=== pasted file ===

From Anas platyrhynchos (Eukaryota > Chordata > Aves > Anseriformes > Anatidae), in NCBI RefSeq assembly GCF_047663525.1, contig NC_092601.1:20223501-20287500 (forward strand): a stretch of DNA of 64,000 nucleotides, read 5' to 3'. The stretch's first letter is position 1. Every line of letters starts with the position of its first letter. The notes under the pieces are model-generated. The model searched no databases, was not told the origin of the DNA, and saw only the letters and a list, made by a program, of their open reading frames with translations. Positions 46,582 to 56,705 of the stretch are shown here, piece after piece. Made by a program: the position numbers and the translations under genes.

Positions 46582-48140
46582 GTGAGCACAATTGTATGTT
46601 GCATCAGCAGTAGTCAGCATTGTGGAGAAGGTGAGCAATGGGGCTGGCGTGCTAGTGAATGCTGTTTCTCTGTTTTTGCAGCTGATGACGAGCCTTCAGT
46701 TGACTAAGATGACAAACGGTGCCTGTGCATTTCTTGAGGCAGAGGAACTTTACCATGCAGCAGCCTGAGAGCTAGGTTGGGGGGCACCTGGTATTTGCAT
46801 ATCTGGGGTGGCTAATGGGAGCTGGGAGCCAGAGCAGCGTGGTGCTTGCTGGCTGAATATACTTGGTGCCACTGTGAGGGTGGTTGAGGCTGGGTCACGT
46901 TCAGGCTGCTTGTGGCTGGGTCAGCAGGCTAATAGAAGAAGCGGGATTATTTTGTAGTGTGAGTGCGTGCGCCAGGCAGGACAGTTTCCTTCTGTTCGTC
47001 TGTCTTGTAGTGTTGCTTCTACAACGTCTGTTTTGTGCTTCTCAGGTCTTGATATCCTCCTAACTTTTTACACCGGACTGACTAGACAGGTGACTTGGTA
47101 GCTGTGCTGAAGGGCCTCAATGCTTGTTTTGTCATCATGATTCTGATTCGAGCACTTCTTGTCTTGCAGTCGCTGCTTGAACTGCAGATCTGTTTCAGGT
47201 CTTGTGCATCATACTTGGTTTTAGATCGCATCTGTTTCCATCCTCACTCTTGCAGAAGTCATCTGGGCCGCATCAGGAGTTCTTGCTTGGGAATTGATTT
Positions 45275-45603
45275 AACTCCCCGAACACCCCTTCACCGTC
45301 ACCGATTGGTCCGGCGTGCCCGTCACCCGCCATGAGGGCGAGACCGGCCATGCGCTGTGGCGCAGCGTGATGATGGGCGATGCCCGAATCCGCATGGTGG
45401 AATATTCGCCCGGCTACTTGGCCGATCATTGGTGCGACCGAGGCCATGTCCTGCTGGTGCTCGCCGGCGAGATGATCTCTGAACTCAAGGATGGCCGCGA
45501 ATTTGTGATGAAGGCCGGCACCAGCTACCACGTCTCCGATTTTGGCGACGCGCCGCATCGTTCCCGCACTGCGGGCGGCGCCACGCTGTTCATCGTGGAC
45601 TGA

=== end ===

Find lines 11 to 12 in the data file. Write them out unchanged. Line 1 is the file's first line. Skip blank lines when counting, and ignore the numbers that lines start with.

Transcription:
Positions 45275-45603
45275 AACTCCCCGAACACCCCTTCACCGTC